The Story of Grettir the Strong, by William Morris

Chap. lxxv.

Thorbiorn Angle goes to Drangey to speak with Grettir.

Whenas summer was far spent, Thorbiorn Angle went with a well-manned barge out to Drangey, and Grettir and his fellows stood forth on the cliff's edge; so there they talked together. Thorbiorn prayed Grettir to do so much for his word, as to depart from the island; Grettir said there was no hope of such an end.

Then said Thorbiorn, "Belike I may give thee meet aid if thou dost this, for now have many bonders given up to me their shares in the island."

Grettir answered, "Now hast thou shown forth that which brings me to settle in my mind that I will never go hence, whereas thou sayest that thou now hast the more part of the island; and good is it that we twain alone share the kale: for in sooth, hard I found it to have all the men of Skagafirth against me; but now let neither spare the other, for not such are we twain, as are like to be smothered in the friendship of men; and thou mayst leave coming hither, for on my side is all over and done."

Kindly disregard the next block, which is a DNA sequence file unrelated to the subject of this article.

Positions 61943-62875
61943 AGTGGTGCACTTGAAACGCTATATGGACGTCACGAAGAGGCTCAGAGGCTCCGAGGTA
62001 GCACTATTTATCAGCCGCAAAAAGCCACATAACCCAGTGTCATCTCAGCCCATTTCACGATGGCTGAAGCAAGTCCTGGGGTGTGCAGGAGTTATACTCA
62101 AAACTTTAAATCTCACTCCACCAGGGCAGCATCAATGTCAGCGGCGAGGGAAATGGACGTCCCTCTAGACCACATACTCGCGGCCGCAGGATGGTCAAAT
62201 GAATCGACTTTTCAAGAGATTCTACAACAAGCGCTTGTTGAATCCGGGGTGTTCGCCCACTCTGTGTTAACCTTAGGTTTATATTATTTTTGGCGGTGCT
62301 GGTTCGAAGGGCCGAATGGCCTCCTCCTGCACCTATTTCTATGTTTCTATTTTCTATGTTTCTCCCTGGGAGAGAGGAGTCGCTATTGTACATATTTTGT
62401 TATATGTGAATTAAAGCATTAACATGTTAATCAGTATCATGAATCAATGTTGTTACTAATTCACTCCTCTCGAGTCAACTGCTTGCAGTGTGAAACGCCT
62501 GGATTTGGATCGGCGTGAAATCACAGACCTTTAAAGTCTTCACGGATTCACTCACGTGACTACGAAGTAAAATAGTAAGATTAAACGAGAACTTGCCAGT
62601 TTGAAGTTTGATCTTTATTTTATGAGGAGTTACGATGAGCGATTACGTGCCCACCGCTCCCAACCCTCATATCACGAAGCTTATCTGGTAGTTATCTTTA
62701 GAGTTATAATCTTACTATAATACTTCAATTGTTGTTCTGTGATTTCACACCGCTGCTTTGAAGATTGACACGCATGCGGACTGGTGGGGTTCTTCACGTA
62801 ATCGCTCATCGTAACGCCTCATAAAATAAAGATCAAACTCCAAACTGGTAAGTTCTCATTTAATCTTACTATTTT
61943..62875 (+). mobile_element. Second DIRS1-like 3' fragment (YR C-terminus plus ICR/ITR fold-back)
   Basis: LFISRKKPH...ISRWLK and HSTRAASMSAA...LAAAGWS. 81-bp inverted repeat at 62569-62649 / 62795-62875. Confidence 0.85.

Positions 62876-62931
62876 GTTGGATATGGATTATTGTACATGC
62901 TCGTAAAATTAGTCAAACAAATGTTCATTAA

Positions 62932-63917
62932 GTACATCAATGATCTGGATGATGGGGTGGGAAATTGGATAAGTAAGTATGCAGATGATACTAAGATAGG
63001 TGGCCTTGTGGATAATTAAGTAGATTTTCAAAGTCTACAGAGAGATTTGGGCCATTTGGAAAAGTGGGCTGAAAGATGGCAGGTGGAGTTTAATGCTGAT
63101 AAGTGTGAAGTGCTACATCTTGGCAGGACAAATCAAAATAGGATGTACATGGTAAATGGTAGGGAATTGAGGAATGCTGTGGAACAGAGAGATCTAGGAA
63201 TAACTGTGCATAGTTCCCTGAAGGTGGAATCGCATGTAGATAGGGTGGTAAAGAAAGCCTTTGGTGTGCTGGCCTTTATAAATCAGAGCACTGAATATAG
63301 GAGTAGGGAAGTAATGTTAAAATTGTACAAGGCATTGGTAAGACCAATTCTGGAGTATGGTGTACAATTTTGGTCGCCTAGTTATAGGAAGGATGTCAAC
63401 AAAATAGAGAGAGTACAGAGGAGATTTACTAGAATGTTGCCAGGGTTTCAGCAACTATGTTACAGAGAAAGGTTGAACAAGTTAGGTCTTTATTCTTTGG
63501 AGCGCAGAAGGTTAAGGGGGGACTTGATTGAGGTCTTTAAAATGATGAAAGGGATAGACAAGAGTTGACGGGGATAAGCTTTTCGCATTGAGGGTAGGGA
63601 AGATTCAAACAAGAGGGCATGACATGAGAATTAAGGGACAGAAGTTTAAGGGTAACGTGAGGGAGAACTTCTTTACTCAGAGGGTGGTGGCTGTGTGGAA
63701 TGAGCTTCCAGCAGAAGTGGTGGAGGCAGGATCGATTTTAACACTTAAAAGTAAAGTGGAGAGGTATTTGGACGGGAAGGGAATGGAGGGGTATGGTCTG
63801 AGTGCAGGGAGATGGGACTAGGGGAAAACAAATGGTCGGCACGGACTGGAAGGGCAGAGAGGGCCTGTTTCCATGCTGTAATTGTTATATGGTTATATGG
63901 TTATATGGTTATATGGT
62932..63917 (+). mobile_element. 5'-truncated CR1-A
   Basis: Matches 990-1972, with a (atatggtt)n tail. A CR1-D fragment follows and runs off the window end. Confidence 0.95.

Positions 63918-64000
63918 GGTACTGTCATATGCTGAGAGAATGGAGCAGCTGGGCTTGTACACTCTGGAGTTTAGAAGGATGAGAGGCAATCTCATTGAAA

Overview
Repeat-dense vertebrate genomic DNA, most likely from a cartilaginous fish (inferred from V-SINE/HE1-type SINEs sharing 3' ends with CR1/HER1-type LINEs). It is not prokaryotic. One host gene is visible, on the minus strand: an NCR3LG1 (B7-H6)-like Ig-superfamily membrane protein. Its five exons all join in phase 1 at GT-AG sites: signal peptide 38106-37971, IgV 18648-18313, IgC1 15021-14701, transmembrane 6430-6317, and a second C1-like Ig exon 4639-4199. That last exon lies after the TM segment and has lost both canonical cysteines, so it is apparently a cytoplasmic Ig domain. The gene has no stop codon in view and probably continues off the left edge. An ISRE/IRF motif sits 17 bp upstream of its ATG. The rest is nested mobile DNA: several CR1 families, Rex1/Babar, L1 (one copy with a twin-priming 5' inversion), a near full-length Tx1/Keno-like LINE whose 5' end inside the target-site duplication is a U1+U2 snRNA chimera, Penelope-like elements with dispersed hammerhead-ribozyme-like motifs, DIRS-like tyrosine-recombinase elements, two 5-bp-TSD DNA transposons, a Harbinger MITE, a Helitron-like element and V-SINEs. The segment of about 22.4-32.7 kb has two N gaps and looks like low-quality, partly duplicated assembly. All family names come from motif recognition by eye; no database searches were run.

"All things bide their day," said Thorbiorn, "and an ill day thou bidest."

"I am content to risk it," said Grettir; and in such wise they parted, and Thorbiorn went home.

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Last updated Thursday, March 6, 2014 at 22:07